Kinsale 18.6. - 22.6.
The phone rang and we received a notification that the batteries and an electrician will arrive to Kinsale in 20 minutes. We were still swaying in the Sandycove anchorage thus we quickly weighed the anchor and turned the bow towards Kinsale that was two miles to the north.
In Kinsale we made her fast and started quickly dismantling the salon table and floorboards so we’d be ready for the battery replacement. We have four 225 amp-hour AGM batteries, each weighting 70 kilos. It was the first really hot day of the summer and electrician with Andrus had the privilege of lifting the batteries to hot engine room. After all we had just arrived to marina and the 500 kilos of cast steel of Perkins were radiating heat. When the batteries were replaced and confirmed that they were functioning properly it was finally time to relax.
Kinsale was waiting for 120 boats to join the regatta so the harbourmaster had a tough job to fit us and other visiting yachts to the marina. Our plan was to spend only a couple of days but the strong wind on the Celtic Sea made us waiting for the better conditions before departing to the Isles of Scilly.
Kinsale is a cosy small town close to Cork. We had definitely changed the area because the towns in southern Ireland are rather different compared to industrial setting on the east coast. In Kinsale at each corner you’ll find a new narrow alley or a passage on the hill with a pub indeed. It is one of the places where you should not promise a pub-crawl, as you wouldn’t make it to the end.
As a wine lover I had a real surprise to find a prosecco on the tap in one of the cosy bars. And not only that! The ordering was not so simple. Would you prefer a plain prosecco or a mix from the cocktail list? The choices were too exotic, like e.g. prosecco w/ balsamic vinegar, so we made it simple and ordered just pure prosecco.
While arriving regatta boats filled the marina and the yacht club’s clubhouse was tuned by adding extra Guinness taps we took a bus to see Cork as well. After the 45-minute bus ride we arrived in sunny Cork. We immediately liked the town’s atmosphere. The day was spent by waving on the streets of central Cork. Shopping, listening street artists on the patio and of course the Sun made as feel real good.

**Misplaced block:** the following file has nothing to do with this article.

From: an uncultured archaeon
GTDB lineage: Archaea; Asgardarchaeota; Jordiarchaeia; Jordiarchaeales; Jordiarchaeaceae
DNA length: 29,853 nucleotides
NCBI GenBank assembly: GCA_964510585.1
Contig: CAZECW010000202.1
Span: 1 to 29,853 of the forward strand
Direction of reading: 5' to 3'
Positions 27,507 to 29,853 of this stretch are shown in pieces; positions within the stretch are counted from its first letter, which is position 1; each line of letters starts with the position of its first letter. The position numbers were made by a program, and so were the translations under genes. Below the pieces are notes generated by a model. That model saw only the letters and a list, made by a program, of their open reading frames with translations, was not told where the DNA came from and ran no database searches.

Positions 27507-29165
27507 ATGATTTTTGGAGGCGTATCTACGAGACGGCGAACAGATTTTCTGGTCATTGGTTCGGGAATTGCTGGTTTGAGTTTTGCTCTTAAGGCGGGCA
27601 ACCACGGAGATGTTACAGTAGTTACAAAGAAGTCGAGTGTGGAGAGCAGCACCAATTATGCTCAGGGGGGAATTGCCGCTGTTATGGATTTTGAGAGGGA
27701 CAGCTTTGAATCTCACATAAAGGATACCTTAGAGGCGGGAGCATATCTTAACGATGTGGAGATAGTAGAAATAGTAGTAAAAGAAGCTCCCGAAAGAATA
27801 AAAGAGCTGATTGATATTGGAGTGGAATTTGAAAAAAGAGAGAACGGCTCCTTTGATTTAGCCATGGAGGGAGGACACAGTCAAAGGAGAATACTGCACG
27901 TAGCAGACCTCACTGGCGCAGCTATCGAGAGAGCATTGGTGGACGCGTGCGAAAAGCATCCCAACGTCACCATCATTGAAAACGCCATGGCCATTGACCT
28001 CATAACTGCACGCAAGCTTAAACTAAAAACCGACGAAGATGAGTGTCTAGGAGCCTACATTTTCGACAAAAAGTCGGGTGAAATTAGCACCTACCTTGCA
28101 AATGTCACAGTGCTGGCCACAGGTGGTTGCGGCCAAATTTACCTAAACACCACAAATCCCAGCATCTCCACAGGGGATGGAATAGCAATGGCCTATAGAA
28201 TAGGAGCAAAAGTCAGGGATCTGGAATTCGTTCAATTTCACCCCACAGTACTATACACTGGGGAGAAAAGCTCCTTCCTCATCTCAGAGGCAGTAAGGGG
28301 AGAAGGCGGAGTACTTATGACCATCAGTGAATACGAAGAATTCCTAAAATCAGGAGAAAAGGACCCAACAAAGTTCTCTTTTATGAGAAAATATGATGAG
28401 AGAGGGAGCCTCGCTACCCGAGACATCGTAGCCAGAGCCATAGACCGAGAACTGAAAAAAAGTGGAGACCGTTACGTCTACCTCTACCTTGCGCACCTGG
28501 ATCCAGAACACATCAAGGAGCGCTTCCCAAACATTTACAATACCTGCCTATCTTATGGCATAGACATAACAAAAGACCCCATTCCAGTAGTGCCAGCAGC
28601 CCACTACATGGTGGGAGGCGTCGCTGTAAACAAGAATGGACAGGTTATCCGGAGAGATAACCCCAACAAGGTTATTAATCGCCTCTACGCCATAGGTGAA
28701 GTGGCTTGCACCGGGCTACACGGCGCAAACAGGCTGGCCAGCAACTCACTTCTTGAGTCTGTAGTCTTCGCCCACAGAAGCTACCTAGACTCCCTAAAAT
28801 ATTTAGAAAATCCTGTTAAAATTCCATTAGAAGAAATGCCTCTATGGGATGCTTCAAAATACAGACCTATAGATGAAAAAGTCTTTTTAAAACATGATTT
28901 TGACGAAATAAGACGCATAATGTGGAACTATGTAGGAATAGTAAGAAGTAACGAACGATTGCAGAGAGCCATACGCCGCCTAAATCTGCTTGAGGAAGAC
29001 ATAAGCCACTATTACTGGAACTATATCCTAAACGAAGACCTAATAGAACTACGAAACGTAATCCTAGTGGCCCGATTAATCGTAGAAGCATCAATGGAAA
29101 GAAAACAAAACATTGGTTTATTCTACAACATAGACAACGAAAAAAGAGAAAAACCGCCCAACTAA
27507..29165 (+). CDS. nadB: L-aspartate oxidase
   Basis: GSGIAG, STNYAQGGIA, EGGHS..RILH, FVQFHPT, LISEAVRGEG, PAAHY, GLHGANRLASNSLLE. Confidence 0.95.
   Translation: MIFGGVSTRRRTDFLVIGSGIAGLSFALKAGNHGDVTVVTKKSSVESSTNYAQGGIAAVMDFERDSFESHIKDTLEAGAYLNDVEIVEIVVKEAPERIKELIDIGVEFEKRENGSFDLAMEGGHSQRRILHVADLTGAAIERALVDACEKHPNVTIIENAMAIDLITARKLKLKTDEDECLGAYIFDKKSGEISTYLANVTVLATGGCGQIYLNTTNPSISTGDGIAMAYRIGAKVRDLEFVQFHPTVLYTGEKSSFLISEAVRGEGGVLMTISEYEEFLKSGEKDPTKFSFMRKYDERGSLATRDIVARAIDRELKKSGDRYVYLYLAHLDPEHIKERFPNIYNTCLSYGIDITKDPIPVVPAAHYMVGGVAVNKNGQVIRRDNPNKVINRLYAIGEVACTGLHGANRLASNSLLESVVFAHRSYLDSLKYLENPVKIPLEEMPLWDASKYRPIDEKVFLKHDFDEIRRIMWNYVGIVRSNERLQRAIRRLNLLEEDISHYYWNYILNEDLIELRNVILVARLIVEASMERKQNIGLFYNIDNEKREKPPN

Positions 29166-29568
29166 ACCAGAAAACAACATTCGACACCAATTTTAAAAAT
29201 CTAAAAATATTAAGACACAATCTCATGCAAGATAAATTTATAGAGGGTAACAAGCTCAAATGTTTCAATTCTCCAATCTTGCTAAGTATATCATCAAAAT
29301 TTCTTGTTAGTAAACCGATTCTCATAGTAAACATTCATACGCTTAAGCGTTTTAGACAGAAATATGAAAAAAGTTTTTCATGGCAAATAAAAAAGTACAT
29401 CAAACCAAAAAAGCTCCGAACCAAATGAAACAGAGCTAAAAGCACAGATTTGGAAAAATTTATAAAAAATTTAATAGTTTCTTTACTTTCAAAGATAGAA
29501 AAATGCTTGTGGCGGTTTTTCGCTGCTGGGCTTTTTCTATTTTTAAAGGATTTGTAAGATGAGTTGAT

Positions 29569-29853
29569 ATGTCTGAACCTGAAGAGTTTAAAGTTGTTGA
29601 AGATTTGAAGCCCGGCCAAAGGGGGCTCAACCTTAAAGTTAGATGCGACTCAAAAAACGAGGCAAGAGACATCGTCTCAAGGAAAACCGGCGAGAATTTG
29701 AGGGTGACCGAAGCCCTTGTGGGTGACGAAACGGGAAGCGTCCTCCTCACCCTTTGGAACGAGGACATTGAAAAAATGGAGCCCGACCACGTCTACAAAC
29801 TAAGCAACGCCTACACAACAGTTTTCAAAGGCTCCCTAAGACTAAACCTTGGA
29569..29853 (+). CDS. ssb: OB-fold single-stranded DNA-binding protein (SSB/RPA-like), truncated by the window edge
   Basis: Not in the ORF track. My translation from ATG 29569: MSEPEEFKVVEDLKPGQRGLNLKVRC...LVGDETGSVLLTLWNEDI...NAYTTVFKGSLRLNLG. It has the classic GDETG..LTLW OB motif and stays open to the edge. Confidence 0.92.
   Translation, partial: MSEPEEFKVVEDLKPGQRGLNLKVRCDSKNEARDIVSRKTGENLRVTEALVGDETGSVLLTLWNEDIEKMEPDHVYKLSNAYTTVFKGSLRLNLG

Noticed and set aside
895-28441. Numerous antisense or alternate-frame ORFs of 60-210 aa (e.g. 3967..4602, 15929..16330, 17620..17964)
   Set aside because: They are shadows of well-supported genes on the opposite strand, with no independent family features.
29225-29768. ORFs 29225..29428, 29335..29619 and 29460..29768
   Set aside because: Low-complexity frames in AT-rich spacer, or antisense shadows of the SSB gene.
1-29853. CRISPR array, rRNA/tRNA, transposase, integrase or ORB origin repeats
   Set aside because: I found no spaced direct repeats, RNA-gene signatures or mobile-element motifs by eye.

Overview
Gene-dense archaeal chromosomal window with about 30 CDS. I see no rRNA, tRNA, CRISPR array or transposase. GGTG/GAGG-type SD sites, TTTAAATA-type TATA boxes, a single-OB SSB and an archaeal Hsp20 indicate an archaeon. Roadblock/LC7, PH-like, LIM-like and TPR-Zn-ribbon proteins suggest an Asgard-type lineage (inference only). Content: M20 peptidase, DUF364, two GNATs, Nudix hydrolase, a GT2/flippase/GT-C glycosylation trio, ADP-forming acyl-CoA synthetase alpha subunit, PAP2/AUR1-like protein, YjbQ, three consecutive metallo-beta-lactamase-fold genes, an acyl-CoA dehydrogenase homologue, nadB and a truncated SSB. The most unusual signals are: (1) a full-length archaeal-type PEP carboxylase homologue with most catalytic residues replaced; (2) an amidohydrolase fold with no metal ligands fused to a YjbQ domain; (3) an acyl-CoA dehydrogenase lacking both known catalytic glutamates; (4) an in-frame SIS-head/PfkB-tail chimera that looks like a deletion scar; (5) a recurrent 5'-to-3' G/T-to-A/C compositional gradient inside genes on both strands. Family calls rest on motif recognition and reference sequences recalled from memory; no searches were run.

Cork was definitely our favourite town in Ireland but unfortunately we did not come by boat. Do not make the same mistake as we did. If you ever cruise on the south coast of Ireland it is definitely worthwhile to sail upriver and spend some time in a smiling city.
When we stepped into the famous English Market that is the market hall of Cork, we almost cried that Suwena’s refrigerator is a bus-ride afar. We were drooling the delicious meats and different kinds of fish, delicious smelling fruits and of course the sweets. Several aisles full of stalls, selling excellent ingredients and all with very reasonable prices. We could have made a lot of gourmet dishes onboad. At least I managed to replenish Suwena’s spices. It is surprising how narrow here the spice selection is in the supermarkets.
As our salivary glands were on overtime we stopped to purchase at least some pastries. I had just asked that do they have any dairy free pastries when the Irish accent called "I now have the macaroons that were finished in Crosshaven". I was astonished because in the middle of all the buzz of English Market we met a waitress from the Hassett’s Restaurant in Crosshaven. Already in Crosshaven she told that Hassett’s is famous for pastries and the selection of cakes in the restaurant was quite good. Unfortunately the dairy free macaroons were finished for that evening. But now I had a selection with several different fillings. The wonderful French cookies were added to the day’s catch, as well a hefty apple pie and freshly baked bread were carried back to Suwena.